MEP slams Brussels for doing nothing to prevent misuse of voter data in Spanish polls

The Commission admits it is concerned about Spanish data protection laws but claims it is powerless to act

"Are we really so unconcerned about democracy?" A Dutch MEP with the ALDE group, Sophie in 't Veld, was unable to hide her frustration when she asked her rhetorical question during Monday’s brief debate in the European Parliament's Committee on Civil Liberties, Justice and Home Affairs concerning the new Spanish data protection law. The MEP had previously voiced her concern when the Spanish government passed legislation allowing political parties to use personal data to send targeted political advertising, prompting her to raise a question with the European Commission. This afternoon she had a run in with a member of the Commission, since the only response she had received from the European institution since last November is that the Commission’s concerns had been conveyed to the Spanish authorities. With just three weeks to go until the Spanish general election, Sophie in 't Veld stated that she finds the situation "very worrying".

The text which concerns the European Parliament is the amendment put forward by the PSOE and backed by the rest of the parliamentary groups in Madrid’s Congress which states: "Political parties, coalitions and electoral groups may use personal data obtained from websites and other open sources for political ends during an election campaign".

The representative of the European Commission explained that they responded to the European Parliament’s request in February by expressing the EU leadership’s "concern" over the dangers facing the Spanish electorate’s data under the new data protection law. The Commission defended the decision by referring to the circular sent by the Spanish Data Protection Authority warning that Spanish citizens’ data must not be used to "ascertain" their political ideology. Meanwhile it admitted that this is not sufficient to ensure that the data is not misused. The European Commission also found another excuse. After the European Parliament expressed its concern, the European Ombudsman filed a complaint against the legislation with the Constitutional Court, meaning the case is currently under investigation, the Commission was quick to point out, and the Spanish court had until the beginning of this month to answer. According to the Commission, nothing more can be done, since it is a legal process.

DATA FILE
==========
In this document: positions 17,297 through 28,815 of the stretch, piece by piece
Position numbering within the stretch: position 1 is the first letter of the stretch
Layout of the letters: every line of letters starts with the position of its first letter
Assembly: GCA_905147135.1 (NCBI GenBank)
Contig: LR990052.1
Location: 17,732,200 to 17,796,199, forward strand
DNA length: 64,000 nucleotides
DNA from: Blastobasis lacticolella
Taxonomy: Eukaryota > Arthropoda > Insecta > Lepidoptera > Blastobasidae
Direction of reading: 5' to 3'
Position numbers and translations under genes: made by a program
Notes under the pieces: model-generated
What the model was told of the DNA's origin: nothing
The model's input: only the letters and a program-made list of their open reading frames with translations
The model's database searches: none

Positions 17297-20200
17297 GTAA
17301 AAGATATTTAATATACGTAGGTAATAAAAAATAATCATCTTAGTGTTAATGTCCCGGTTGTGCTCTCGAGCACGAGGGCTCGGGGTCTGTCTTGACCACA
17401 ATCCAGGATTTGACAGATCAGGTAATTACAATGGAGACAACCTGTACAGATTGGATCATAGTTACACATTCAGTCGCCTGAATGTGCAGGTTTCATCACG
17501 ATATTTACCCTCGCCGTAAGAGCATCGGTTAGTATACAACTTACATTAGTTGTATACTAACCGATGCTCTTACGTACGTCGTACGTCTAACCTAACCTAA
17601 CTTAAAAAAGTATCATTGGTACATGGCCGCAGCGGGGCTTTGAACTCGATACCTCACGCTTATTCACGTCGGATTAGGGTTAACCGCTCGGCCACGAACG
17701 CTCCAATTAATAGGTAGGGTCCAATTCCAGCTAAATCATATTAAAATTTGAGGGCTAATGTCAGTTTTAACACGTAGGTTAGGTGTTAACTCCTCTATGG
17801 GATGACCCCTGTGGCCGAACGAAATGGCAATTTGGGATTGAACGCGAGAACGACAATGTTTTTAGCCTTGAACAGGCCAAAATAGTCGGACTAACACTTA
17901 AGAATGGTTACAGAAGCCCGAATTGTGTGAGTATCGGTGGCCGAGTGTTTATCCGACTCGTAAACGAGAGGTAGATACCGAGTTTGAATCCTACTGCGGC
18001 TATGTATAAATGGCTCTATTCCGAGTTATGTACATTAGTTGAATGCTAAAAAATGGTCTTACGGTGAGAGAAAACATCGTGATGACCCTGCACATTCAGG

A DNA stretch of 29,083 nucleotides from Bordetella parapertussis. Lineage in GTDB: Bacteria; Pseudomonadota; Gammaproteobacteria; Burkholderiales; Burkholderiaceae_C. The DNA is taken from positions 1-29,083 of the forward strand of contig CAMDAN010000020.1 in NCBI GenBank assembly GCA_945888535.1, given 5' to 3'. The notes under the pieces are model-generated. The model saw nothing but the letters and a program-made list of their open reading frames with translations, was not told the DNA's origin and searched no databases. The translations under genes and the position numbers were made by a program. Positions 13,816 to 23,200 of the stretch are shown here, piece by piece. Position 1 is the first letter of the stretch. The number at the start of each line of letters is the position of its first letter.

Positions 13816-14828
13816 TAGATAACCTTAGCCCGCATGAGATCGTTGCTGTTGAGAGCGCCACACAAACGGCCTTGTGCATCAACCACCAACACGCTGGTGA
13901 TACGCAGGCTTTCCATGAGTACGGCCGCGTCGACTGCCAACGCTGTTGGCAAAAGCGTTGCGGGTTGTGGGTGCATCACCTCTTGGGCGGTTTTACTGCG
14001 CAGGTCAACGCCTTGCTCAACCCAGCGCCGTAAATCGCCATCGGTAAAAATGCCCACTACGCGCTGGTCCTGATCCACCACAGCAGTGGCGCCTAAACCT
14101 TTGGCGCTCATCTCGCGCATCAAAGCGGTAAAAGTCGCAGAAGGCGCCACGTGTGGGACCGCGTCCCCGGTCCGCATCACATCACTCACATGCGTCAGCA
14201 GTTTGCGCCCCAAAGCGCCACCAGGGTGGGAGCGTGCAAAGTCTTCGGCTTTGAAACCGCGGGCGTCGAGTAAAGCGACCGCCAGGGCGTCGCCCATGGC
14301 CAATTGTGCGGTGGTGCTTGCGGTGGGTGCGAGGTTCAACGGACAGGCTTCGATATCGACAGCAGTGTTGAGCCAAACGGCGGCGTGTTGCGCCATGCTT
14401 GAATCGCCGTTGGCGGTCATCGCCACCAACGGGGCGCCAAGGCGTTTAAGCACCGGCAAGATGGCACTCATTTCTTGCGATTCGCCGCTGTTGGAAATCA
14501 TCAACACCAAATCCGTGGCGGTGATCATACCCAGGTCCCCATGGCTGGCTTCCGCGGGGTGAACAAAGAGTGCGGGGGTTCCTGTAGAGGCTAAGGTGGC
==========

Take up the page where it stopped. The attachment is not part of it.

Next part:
Such a "failure to act", however, frustrated the Dutch MEP, who was one of the proponents of the European data protection legislation which Spain has agreed to implement. Sophie in 't Veld not only expressed her disagreement with the fact that the Commission is satisfied by merely "notifying" the Spanish authorities just three weeks ahead of the general election: she also criticized Spain for "misusing" European legislation for "propaganda" purposes.

"Simply monitoring the case is not enough, as the elections are only three weeks away. We can’t wait until after the elections to say that there was a problem, it’s unacceptable", said the MEP. She went on to ask what the Commission will do, "to ensure that the data is not used to interfere in the election?", while criticising the fact that in an "important debate" such as this one, only six MEPs were present. In addition, only a Spanish MEP took part in the debate —Maite Pagazaurtundúa, a former member of UPyD and also a member of ALDE— expressing her concern and calling on the Commission to take further action.

The Dutch MEP enquired, "If all that the EC can do is say that we’ve already told the Spanish authorities that we don’t like what they’re doing, why do we bother passing legislation?". She called on the president of the Committee on Civil Liberties to notify the Commission of the European Parliament’s dislike of its "failure to take action".